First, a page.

Marie Therese, Madame Royale
On Dec. 17, 1778, Marie Antoinette gave birth to her first child. Unfortunately, the child was a girl and not a son and heir. However, the little Princess was given the title Madame Royale and name Marie Therese Charlotte, after Marie Antoinette’s mother. The labor was long and painful for the Queen. To make matters worse, the Queen’s bedchamber was packed with courtiers who watched the birth. After the baby was born, Marie Antoinette nearly died from excessive bleeding and suffocation. It was said that Louis himself tore through the crowded room and broke a window to let in air. The Queen’s physician was said to have cut the Queen’s foot in order to lower her blood pressure and save her life.
There were rumors that the Queen was again pregnant, but miscarried in 1779. According to the memoirs of Marie Antoinette’s close friend Madame Campan, the Queen lost a child after too much exertion closing a window. She said that Louis spent an entire morning at her bedside, consoling the distraught Queen.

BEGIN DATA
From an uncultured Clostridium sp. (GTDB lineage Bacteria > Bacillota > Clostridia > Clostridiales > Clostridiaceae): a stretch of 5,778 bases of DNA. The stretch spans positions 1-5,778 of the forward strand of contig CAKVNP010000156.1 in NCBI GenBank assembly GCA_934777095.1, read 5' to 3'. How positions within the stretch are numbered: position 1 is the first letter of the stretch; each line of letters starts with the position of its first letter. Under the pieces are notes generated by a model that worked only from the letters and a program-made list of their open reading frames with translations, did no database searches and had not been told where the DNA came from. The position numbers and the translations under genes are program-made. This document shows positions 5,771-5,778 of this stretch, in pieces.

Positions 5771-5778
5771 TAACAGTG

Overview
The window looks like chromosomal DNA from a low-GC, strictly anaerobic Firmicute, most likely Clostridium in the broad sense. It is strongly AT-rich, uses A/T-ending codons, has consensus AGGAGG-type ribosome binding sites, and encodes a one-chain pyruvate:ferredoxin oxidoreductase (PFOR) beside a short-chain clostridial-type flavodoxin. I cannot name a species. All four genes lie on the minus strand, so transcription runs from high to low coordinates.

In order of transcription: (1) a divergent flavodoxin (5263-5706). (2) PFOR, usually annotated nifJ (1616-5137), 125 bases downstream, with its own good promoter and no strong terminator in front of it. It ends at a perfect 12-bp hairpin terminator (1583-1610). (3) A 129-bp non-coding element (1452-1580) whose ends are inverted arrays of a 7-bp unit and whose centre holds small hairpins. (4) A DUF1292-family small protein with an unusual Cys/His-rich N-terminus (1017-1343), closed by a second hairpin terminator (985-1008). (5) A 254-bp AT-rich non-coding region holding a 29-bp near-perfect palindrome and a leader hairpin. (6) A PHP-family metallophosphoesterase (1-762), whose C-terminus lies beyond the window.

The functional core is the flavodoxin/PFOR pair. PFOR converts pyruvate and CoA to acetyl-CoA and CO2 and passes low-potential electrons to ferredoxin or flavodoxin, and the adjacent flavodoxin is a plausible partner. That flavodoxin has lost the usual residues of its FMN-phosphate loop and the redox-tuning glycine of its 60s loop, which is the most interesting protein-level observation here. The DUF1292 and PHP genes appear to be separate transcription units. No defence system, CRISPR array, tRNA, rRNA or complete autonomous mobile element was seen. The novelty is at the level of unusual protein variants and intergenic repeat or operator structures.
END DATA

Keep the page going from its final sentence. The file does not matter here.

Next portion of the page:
Marie Antoinette and her children
In 1780, Marie Antoinette received tragic news that her mother had died. Her brother Joseph II assured her that she would always have his support, which helped ease her fears after her mother’s death.
Despite these tragedies, Marie Antoinette gave birth to a son, Louis Joseph, in 1781. Louis told Marie Antoinette, “Madame, you have fulfilled our wishes and those of France. You are the mother of a Dauphin.” Characteristically, Louis spent the next few weeks framing sentences to include “My son, the Dauphin.”
In March 1785, Marie Antoinette gave birth to another son, Louis Charles (the future Louis XVII). She also gave birth to another daughter, Marie Sophie, in 1786. However, the infant died the next year.
In June 1789, tragedy struck the family once more. After a lifelong struggle with ill health, the much longed for Dauphin, Louis Joseph, died. Marie Antoinette and Louis were distraught with grief. However, the couple had another son who now became the Dauphin, and would eventually be king, even if in name only.